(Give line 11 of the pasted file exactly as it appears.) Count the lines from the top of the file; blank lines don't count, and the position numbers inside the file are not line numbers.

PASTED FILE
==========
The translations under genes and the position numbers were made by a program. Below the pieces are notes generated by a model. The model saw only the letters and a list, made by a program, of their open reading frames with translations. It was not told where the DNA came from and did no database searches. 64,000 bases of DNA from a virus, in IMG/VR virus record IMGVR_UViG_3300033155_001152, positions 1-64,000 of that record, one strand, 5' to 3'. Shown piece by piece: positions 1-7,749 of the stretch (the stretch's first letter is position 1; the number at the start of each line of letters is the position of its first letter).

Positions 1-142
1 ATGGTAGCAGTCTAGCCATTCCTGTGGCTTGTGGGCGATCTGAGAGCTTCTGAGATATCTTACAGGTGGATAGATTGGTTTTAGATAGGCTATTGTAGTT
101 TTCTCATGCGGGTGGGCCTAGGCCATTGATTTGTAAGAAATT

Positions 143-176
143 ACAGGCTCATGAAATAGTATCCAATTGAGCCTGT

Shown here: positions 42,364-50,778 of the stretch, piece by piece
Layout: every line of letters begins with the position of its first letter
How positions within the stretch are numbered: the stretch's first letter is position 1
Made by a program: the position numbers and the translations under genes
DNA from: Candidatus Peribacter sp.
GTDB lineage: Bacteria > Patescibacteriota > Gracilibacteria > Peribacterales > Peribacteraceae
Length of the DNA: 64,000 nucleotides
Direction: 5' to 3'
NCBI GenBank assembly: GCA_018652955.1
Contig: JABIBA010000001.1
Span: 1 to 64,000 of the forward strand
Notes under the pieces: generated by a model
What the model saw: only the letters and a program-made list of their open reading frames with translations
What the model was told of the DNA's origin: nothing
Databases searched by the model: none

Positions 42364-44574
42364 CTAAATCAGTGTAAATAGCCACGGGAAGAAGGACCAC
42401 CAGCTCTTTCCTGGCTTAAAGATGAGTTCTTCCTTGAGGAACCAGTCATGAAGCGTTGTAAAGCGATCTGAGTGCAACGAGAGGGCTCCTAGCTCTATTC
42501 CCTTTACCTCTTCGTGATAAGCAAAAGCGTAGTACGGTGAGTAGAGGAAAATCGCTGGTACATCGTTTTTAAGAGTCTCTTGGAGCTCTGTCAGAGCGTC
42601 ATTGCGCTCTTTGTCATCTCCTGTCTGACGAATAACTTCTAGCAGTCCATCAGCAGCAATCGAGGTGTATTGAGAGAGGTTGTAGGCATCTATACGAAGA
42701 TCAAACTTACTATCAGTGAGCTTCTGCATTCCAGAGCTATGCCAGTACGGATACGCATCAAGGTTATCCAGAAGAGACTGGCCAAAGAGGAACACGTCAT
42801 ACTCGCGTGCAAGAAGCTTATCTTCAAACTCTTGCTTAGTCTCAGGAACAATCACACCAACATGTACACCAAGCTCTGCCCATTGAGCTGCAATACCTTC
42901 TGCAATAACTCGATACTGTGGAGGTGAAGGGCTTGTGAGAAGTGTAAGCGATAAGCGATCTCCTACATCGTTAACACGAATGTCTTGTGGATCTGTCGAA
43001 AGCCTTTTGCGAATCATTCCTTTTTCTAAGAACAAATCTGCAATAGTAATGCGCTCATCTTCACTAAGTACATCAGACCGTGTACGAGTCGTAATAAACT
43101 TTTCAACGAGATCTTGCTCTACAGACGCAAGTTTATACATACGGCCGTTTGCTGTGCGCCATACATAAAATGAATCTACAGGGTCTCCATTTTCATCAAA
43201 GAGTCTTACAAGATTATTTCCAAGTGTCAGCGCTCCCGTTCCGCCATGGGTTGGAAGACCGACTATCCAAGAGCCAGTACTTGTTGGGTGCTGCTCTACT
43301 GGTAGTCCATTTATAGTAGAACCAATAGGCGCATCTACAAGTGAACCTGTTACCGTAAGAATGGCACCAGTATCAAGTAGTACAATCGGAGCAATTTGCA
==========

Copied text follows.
DNA from: Candidatus Peribacter sp.